The process for applying for U.S. citizenship, also known as naturalization, typically involves the following steps:

  1. Determine eligibility: Review the eligibility requirements to ensure you meet the necessary criteria, such as being at least 18 years old, holding lawful permanent resident status (green card) for a certain period of time, and demonstrating good moral character.
  2. Prepare Form N-400: Complete and submit Form N-400, Application for Naturalization, along with the required supporting documents, such as your green card, identification documents, and any applicable fees.
  3. Biometrics appointment: After submitting your application, you will receive a notice for a biometrics appointment. At this appointment, your fingerprints, photograph, and signature will be taken for background checks.
  4. Attend the interview: Once your application is processed, you will be scheduled for an interview with a U.S. Citizenship and Immigration Services (USCIS) officer. During the interview, you will be asked questions about your application, background, and knowledge of U.S. civics and English language skills.
  5. Take the citizenship test: As part of the naturalization process, you will need to take the citizenship test, which includes an English language and civics exam. The exam tests your understanding of U.S. history, government, and basic English language proficiency.
  6. Oath ceremony: If your application is approved, you will be scheduled to attend an oath ceremony. At the ceremony, you will take an oath of allegiance to the United States, officially becoming a U.S. citizen.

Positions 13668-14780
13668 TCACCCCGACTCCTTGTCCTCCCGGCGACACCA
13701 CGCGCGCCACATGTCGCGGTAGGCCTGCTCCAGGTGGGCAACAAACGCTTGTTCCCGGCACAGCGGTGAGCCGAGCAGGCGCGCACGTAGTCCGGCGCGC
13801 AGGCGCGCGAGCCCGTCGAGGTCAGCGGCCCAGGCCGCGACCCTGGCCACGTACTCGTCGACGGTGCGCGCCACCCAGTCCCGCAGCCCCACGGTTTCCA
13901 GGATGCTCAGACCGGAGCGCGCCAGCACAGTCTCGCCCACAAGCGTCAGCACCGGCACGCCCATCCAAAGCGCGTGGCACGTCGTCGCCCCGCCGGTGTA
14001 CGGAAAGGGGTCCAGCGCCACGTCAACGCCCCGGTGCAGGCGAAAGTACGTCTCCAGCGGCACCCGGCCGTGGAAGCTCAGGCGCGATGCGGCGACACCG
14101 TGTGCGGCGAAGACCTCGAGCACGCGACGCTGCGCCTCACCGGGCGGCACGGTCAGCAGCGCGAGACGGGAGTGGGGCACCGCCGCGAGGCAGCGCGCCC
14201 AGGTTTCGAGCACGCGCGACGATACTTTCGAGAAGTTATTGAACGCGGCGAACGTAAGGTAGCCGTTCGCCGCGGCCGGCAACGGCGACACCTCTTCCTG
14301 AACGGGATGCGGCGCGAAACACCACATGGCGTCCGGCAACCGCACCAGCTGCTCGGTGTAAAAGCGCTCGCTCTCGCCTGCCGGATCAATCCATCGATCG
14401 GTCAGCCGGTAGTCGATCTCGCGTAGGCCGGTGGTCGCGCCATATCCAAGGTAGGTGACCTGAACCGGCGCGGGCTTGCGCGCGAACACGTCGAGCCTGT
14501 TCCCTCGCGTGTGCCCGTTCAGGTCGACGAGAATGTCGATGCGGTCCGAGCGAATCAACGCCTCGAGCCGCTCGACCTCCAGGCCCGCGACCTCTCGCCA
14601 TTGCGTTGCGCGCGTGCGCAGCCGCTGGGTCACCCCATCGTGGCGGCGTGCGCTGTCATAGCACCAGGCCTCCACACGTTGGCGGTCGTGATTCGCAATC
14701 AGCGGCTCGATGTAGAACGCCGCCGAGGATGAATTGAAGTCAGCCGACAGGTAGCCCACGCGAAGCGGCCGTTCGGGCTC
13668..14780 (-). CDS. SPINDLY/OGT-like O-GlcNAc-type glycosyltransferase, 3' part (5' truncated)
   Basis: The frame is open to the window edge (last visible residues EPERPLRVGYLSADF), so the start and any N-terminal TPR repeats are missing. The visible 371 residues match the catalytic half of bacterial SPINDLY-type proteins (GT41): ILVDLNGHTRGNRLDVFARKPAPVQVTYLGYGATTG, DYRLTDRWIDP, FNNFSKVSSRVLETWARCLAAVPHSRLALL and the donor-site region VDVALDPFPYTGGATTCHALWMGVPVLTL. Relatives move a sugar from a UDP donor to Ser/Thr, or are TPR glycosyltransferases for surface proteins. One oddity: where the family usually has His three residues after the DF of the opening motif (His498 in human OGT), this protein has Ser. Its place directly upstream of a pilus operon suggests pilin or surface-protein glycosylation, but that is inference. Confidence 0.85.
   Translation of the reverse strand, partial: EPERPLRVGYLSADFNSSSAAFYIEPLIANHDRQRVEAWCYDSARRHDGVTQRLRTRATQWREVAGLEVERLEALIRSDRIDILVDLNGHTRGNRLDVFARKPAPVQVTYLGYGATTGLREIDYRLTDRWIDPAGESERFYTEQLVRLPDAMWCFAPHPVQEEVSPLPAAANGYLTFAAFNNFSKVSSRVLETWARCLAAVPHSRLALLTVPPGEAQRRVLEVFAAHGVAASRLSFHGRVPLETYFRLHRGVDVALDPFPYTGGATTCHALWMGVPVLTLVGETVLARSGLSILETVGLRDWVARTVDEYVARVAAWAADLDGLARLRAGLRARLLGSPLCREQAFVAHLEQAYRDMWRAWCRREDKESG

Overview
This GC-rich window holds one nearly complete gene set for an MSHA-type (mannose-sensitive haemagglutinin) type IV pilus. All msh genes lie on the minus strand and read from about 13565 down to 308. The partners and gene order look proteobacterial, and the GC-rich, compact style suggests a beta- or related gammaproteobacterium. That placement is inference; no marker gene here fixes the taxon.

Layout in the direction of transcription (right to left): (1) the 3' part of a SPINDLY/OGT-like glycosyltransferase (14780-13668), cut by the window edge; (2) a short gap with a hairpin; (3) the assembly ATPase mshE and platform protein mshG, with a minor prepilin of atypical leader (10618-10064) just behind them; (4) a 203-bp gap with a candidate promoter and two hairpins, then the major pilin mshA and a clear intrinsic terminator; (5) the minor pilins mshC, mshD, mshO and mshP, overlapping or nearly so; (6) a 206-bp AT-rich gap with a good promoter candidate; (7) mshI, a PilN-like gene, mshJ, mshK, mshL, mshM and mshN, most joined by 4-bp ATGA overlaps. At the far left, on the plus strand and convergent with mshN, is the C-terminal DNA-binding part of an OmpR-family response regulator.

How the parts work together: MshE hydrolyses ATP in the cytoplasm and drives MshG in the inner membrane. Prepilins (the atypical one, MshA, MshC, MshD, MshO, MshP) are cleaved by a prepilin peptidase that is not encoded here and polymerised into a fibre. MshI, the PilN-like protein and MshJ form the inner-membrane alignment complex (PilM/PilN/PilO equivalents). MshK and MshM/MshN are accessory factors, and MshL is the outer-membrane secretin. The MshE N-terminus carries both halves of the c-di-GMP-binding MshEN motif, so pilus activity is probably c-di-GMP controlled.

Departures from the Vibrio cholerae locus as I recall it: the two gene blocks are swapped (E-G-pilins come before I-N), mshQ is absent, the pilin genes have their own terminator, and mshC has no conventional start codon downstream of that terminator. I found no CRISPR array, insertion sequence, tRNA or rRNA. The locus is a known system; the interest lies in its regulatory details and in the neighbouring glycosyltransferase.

It's important to note that the naturalization process can vary depending on individual circumstances, and there may be additional requirements or steps involved. Consulting with an experienced immigration attorney is recommended to ensure a thorough understanding of the process and to receive personalized guidance throughout the application process.

What is the Naturalization Test & Oath of Allegiance?

When applying for citizenship, you might be required to take a naturalization test. During this test, you will be tested on basic questions regarding U.S. history and government policies, as well as your ability to communicate in English. The number of times you can take the naturalization test per citizenship petition can be limited to two, so it is important to thoroughly study for the test.

Citizenship applicants might be exempt from taking the naturalization test for these reasons:

  • 50 or older and live in the U.S. as an LPR for at least 20 years.
  • 55 or older and live in the U.S. as an LPR for at least 15 years.
  • Medical conditions or learning difficulties would make passing the test unjustifiably difficult.

Once you complete and pass your naturalization test, you will also be asked to take an “oath of allegiance” to the United States. In effect, this oath requires you to commit yourself to be a productive citizen of good moral standing. Essentially, promise to be a good person, and United States Citizenship & Immigration Services (USCIS) will be more likely to welcome you as a naturalized citizen.

Birthright & Derivative Citizenship

In special circumstances, citizenship can be granted without the typical citizenship petition and steps as detailed above. Birthright citizenship is given to anyone who is born in the United States or a recognized U.S. territory. It can also be granted to a child who is born outside of the U.S. but to American citizens.

Derivative citizenship can be given to a child if their parents are officially naturalized themselves. Certain adoptions of non-citizen children by American parents can grant derivative citizenship as well.

Legal Help to Obtain Citizenship

Make the task of becoming a U.S. citizen less intimidating by teaming up with Brown Immigration Law. Our citizenship attorneys are here to walk you through this important legal process. When our work is done, we hope you will be enjoying all the benefits of being a U.S. citizen, so you and your family can start the next exciting chapter of your lives!

Contact us online or dial (888) 991-6221 with any questions about citizenship.